In Nixon’s “New Alignment” address he laid out five areas where the alignment had formed. Aside from the Republican Voice, there was “The Voice of the New Liberal” which called for a workable form of “‘participatory democracy.’ It demands a political order close to the people who are governed, in which the people play a vital part. That voice demands greater personal freedom and less government domination.” There are echoes of this in 2015. The Left still calls for “participatory democracy” and “fixing income inequality.” Conservatives are looking for the same thing, but with more of a “the glass is half full” approach usually expressed as “growing the middle class.” Nixon said “Let’s not oversimplify. The voices are not joined in harmonious chorus – far from it. The ideas of the new alignment differ in emphasis, not fundamentals; differences in the speed of change, not so much in the direction of change.” Again we have come to a point where the lines of Left and Right are somewhat dissolved if you look at the fundamentals. The more accurate dividing line is authoritarianism versus liberty – despite how it looks on the surface, there is a lot of overlap. This will continue as long as liberals are pushed out of the Democratic Party by the hard Left. Many of them are looking for alternatives but can’t yet bring themselves to vote Republican (who can blame them really?) Indeed, some of Trump’s support is said to come from Reagan Democrats.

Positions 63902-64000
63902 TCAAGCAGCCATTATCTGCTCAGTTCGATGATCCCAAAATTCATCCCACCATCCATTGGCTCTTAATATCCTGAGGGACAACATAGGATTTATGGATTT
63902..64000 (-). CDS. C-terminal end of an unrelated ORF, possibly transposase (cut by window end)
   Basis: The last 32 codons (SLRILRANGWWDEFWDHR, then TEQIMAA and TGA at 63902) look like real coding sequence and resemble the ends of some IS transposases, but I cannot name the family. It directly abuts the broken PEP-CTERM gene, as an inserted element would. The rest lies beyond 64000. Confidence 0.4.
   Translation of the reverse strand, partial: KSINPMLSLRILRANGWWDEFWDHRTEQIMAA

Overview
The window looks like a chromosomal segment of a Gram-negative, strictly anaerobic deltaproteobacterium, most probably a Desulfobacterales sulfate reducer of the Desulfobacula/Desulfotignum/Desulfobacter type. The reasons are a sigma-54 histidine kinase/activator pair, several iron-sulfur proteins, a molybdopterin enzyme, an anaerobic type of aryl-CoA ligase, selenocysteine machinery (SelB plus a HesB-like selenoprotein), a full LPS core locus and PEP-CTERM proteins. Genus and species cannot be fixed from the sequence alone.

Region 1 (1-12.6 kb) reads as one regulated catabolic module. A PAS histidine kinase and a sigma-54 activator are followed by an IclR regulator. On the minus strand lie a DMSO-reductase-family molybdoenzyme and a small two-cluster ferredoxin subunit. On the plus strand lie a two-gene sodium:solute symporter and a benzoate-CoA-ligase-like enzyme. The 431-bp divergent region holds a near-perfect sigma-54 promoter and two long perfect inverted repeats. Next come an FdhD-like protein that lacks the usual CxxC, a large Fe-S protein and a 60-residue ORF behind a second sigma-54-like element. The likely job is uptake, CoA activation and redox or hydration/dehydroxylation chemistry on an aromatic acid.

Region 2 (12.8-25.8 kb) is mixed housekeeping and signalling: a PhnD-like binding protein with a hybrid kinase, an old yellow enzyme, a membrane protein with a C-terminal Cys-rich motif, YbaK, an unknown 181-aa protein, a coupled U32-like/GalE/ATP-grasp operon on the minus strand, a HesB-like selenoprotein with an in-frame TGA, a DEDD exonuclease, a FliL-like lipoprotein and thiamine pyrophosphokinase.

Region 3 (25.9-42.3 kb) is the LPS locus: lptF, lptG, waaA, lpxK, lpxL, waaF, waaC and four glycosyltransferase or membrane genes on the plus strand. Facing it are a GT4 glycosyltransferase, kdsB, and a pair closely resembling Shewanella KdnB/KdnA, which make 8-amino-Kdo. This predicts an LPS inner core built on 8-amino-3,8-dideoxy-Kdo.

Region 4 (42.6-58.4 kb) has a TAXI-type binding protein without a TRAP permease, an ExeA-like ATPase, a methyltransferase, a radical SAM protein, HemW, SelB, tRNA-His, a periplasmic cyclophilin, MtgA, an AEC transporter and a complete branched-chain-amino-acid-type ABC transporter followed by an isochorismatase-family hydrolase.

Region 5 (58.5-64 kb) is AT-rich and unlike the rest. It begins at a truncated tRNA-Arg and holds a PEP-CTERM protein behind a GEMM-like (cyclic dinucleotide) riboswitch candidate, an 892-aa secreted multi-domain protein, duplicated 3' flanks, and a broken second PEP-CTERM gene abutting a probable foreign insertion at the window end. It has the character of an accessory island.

The “Solid South” began making the switch slowly from Democrat to Republican in the 1930s (although it wasn’t solidly Republican until the late 80s and early 90s). The Democrats’ hold on the South was akin to their hold on New York and California today, but in ’68 Nixon spoke of the “Voice of the New South,” a South that was “in ferment.” It hasn’t been talked about much, but many staunchly Democratic areas are in ferment today in the face of municipal bankruptcy and school system failure. Hell, even Victor Davis Hanson holds out on the possibility that there will be a shift in the California political landscape back to something more conservative as the massive immigrant population moves up into middle class life.